• In a case from 2007, a jury awarded a plaintiff approximately $17,000 in damages, which included compensation for a brain injury. The defendant appealed, and argued that the testimony of a neuropsychiatrist should have been excluded. In particular, the defendant argued that doctor should not have allowed the Plaintiff to take the psychological exams home. The court held that this did not invalidate the doctor’s testimony. The court also rejected arguments that the doctor failed to adequately investigate the accident and other medical records. Further, the court held that it was permissible for the doctor to assess the plaintiff’s pre-accident cognitive level based on the plaintiff’s education (graduating college) and profession (corporate executive).
  • A case tried in Charlotte in 2011 involved the effect of a pre-existing brain injury. The jury in this case awarded $1.3 million for the injuries. In this case, the plaintiff fell four months before a car accident. In the fall, she sustained a head injury, which was still resolving. She was then struck in the rear by a truck, which totaled her vehicle. MRI’s of the brain before and after the car accident showed no changes. She returned to work, but was fired a few weeks later. The parties disputed whether she sustained a head injury. She claimed that the accident resulted in cognitive impairments, including memory and concentration difficulties, executive function losses, and that she could not multitask. She claimed an inability to work due to problems with fatigue, concentration, and memory loss.
  • In a case that was arbitrated in 2010, the plaintiff was awarded approximately $1.5 million for a mild traumatic brain injury. The plaintiff was struck head-on. He claimed that he had cognitive and emotional impairment, which disabled him. He also claimed ongoing headaches, anxiety and depression. The defendant disputed the injuries, and claimed that the plaintiff was exaggerating the injuries.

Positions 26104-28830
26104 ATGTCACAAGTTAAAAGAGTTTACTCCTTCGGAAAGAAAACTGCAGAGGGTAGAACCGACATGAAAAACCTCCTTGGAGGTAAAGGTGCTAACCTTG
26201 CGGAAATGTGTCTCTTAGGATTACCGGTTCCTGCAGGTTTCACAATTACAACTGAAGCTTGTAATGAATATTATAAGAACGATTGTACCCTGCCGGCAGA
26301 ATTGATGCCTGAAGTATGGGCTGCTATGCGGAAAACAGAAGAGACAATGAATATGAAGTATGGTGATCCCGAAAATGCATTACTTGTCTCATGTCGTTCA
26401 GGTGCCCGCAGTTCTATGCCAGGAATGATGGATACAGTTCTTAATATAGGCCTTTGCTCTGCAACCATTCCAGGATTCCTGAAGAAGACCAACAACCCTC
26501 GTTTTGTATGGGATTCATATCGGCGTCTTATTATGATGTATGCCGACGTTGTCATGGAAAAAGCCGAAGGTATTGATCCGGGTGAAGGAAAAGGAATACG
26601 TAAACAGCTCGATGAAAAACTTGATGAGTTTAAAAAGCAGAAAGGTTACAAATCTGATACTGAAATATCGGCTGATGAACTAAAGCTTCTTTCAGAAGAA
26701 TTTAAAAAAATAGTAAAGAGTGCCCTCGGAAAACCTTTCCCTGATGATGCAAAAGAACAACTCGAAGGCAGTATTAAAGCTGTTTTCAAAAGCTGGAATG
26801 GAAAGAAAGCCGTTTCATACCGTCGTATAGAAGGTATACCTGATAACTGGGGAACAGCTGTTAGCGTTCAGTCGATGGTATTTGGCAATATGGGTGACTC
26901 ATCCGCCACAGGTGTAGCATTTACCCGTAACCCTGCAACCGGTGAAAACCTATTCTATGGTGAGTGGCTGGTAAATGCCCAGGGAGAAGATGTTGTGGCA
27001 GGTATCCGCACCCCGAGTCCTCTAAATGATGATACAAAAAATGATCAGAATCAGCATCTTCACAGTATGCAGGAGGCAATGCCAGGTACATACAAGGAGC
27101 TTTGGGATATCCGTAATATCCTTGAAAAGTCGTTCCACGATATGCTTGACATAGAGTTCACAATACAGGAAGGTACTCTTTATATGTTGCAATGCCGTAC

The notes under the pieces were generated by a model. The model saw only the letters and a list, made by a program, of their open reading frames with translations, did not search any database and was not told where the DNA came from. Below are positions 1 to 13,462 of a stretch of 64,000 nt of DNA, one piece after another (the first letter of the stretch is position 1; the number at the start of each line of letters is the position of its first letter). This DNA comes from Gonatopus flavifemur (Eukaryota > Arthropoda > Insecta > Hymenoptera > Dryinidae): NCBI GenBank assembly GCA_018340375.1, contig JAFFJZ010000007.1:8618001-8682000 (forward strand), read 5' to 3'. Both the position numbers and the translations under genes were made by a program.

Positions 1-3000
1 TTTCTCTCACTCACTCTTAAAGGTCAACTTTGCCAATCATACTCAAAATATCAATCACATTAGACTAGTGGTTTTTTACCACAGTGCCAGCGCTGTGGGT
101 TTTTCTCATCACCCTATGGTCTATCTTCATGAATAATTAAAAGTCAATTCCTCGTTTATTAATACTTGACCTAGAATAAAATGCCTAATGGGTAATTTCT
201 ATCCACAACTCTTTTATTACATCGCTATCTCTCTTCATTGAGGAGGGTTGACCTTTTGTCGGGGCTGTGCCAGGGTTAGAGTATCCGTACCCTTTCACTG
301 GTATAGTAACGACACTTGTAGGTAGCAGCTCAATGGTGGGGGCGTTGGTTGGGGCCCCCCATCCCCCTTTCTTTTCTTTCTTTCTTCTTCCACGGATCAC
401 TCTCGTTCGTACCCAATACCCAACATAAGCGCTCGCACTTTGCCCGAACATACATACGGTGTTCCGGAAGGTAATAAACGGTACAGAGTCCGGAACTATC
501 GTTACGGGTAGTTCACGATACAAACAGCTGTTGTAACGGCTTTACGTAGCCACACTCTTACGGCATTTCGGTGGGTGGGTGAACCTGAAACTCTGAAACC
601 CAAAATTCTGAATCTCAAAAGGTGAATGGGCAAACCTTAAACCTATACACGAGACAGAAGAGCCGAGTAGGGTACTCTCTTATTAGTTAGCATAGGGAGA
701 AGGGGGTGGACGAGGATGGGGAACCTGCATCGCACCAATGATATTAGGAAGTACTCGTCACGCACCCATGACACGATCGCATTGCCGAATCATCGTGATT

• In a case from 2009 from McDowell County, the jury awarded $2.5million to the victim of a car accident with brain injuries. She was struck by a vehicle traveling in excess of 100 miles per hour. The CT scan of head was negative. She had extensive physical injuries.
  • In a case tried in Winston-Salem in 2007, a jury awarded more than $10 million to a child who sustained brain damage as a result of medical malpractice. The doctors had caused bleeding into the spine and brain. The minor had damage to his right hemisphere, resulting in memory and reasoning deficits, in addition to other problems.

John Kirby has represented clients with traumatic brain injury (or “closed head injury”), and has defended several of these claims in litigation. He obtained a recovery of more than $1,000,000 (one million dollars) for the victim of a car accident, caused by a driver who ran a red light at forty-five miles per hour and T-boned the victim. He has defended a claim where a motorist on a scooter fell onto the roadway, and where a victim was struck by a golf ball, in addition to other cases where the victim alleged a brain injury from an automobile accident in North Carolina. He has also received education specific to cognitive psychology, including the study of the anatomy and functioning of the brain. He has also represented persons sustaining post traumatic stress disorder (PTSD), and has defended against such claims.